Mob grazing – what’s it all about?
Rotational grazing benefits to grass growth, productivity and the environment are well known. Mob grazing is possibly the next step for some.
What is it?
Mob grazing is all about emulating nature, think back to the thousands of bison and wildebeest travelling over vast areas, staying in a tightly knit group for safety. They were eating the fresh grass, dunging and urinating on the area, trampling on much of it before moving on and possibly not coming back to that area for months, even years. Grazing with a high density of stock for a short duration, coupled with a long rest period, is the crux of mob grazing. Mob grazing is often referred to as ‘tall grass grazing’, as ideally the covers will be much higher than what you would see with rotational grazing, it might appear that they are eating what looks like a hay field!
Advocates of mob grazing highlight that the benefit of this type of grazing is the ‘rest’ period. To understand this, we need to think about what happens when fields are set stocked and the most favoured grasses are grazed continuously. With continuous grazing, the plant roots are desperately pushing all of their energy upwards for leaf growth to increase photosynthesis, only for the leaves to be eaten at the early stages of their life. So, the tastier plants get weaker with less root structure, while the less tasty plants (and weeds) get stronger. How often do we see a pony paddock full of weeds?
If we think about a herd of 100 suckler cows with calves, for mob grazing you might run them all as one group, opposed to maybe three or four groups. Length of time in paddocks will depend on its size – you might be moving them every 12 hours, or every two days. There are no hard and fast rules and it’s a case of having a go and seeing how it works on your farm. Paddock size is flexible, it might be an acre or two acres; stock behaviour and the grass disturbance/residue will guide you when they need a move. Obviously, as with rotational grazing, we need to consider getting water to the paddocks, and also electric fencing.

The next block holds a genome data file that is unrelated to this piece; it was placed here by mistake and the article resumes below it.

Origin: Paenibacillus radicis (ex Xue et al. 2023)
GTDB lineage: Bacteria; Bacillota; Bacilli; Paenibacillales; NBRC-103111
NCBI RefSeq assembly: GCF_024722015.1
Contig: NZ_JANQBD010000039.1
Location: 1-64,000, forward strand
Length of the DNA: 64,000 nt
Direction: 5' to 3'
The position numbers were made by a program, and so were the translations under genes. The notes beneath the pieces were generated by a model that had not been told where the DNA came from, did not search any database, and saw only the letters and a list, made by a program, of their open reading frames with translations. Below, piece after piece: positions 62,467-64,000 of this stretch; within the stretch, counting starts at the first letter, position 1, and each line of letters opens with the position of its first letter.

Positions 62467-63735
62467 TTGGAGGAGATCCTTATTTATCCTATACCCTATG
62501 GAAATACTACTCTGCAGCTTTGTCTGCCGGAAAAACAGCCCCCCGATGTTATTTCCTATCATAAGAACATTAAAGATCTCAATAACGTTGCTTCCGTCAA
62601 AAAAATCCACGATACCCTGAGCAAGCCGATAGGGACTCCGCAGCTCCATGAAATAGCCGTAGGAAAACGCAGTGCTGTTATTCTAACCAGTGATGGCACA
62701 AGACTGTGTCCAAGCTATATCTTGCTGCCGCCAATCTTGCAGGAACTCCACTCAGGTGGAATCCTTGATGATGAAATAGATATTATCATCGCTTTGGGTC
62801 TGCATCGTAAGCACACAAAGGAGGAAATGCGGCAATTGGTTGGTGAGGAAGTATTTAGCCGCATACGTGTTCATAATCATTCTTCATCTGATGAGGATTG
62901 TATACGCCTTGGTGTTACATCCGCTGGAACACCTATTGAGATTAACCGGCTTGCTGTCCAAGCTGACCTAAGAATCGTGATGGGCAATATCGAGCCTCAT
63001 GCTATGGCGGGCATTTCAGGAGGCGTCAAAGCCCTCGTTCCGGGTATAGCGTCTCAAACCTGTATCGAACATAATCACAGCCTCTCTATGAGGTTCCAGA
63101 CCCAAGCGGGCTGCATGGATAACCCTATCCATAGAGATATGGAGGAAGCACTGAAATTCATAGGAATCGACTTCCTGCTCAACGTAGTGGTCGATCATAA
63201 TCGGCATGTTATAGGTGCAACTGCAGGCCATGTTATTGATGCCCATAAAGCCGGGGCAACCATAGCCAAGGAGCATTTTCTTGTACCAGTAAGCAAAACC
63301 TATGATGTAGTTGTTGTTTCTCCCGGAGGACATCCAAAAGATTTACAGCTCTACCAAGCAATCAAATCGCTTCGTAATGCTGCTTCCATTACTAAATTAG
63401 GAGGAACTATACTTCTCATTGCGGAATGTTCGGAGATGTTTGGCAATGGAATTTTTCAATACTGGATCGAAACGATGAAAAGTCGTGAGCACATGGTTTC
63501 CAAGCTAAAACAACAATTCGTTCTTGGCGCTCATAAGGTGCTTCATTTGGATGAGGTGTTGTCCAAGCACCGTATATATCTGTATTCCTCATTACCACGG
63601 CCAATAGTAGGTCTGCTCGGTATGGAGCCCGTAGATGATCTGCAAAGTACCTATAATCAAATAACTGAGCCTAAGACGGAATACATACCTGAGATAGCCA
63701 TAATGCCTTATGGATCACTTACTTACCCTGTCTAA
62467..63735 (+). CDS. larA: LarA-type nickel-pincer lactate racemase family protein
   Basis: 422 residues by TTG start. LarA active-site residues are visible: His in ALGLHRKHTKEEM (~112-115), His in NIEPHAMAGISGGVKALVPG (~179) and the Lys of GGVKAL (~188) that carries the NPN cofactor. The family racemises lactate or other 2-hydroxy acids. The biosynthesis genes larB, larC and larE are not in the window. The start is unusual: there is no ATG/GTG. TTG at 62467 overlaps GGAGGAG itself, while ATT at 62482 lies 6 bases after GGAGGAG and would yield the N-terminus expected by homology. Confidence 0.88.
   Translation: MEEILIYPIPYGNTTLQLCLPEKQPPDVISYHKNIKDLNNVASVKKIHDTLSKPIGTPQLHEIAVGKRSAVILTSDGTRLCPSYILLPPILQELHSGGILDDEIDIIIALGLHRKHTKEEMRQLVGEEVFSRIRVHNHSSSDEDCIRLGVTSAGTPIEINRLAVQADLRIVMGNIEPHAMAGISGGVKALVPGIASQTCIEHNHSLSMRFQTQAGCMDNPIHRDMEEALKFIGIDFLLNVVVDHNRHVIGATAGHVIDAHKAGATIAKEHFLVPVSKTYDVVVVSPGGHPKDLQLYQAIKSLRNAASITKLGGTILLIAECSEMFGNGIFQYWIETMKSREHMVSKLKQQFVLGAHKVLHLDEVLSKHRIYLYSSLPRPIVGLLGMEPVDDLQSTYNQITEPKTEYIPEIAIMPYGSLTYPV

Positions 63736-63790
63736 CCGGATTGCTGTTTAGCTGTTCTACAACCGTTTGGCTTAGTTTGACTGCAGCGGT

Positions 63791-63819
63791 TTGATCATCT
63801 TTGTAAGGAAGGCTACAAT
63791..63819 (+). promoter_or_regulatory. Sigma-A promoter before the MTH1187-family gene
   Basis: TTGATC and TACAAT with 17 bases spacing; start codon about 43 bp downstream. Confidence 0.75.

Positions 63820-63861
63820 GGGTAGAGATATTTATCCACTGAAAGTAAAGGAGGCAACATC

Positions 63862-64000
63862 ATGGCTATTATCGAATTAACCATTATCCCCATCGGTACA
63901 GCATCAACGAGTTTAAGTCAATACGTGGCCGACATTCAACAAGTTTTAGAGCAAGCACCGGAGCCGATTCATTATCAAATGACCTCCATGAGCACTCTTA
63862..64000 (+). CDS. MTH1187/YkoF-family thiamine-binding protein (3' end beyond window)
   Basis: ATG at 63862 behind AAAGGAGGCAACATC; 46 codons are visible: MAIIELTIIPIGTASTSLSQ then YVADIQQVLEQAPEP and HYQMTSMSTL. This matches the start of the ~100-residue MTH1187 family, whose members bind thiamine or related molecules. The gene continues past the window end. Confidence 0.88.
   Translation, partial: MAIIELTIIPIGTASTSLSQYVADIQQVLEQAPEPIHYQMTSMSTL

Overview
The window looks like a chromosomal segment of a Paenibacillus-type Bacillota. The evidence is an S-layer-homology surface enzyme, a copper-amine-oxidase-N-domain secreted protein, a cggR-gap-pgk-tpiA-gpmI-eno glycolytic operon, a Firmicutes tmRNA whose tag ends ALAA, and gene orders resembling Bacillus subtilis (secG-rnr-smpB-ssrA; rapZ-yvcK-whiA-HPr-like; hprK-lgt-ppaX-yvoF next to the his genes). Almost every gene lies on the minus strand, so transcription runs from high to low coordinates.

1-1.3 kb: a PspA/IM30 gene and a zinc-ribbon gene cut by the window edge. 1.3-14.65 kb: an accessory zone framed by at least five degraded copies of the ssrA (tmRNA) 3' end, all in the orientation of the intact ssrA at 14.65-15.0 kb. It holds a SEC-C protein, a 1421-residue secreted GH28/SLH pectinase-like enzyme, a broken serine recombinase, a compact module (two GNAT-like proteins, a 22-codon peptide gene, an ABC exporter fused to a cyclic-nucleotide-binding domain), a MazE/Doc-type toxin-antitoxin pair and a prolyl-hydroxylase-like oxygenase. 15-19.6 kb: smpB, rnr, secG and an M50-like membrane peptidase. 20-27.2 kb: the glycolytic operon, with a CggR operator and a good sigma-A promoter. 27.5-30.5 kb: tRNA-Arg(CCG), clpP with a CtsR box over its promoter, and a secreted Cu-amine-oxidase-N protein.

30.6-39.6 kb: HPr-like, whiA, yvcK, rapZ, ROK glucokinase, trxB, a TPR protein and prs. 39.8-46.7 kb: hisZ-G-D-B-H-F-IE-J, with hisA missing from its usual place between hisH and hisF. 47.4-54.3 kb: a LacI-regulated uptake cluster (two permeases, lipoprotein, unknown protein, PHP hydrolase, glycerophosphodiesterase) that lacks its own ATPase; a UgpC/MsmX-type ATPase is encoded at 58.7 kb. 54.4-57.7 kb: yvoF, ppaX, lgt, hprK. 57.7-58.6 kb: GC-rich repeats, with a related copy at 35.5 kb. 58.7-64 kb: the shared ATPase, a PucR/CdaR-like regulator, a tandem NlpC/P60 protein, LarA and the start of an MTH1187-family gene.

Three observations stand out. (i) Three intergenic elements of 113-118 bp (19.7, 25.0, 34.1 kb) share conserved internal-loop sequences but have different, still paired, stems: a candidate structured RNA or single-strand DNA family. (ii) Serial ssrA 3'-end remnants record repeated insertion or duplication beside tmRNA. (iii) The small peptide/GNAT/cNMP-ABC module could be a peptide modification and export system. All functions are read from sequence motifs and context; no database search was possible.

Pros and Cons
Housing cattle is expensive and so this system gives us the possibility of extending the shoulders of the year and reducing the time spent indoors. You can also save time by keeping the cattle in fewer groups. As with rotational grazing, once they get used to the moves, it is the perfect time to check for problems.
The downsides might be investment in the infrastructure and the learning curve that comes with a new system.
Defra have commissioned an ADAS led consortium to look at the environmental and productivity benefits of mob grazing systems in the UK as available research to date is from overseas where soil and climatic conditions may be very different to the UK.
The project will initially run for 3.5 years and ADAS are working with Newcastle University, AFBI, Bangor University, Liz Genever Consulting and LLM Farm Vets.
The project will compare mob grazing and conventional grazing systems at nine farm sites across the country. Measurements will include livestock performance, soil quality, biodiversity, and diffuse pollution (nitrate leaching, ammonia and nitrous oxide emissions).
Check out AHDB podcast, Mob grazing: A livestock farmer’s view.
Farmers in Scotland tried out mob grazing, led by Soil Association Scotland. See the video, Tall grass grazing.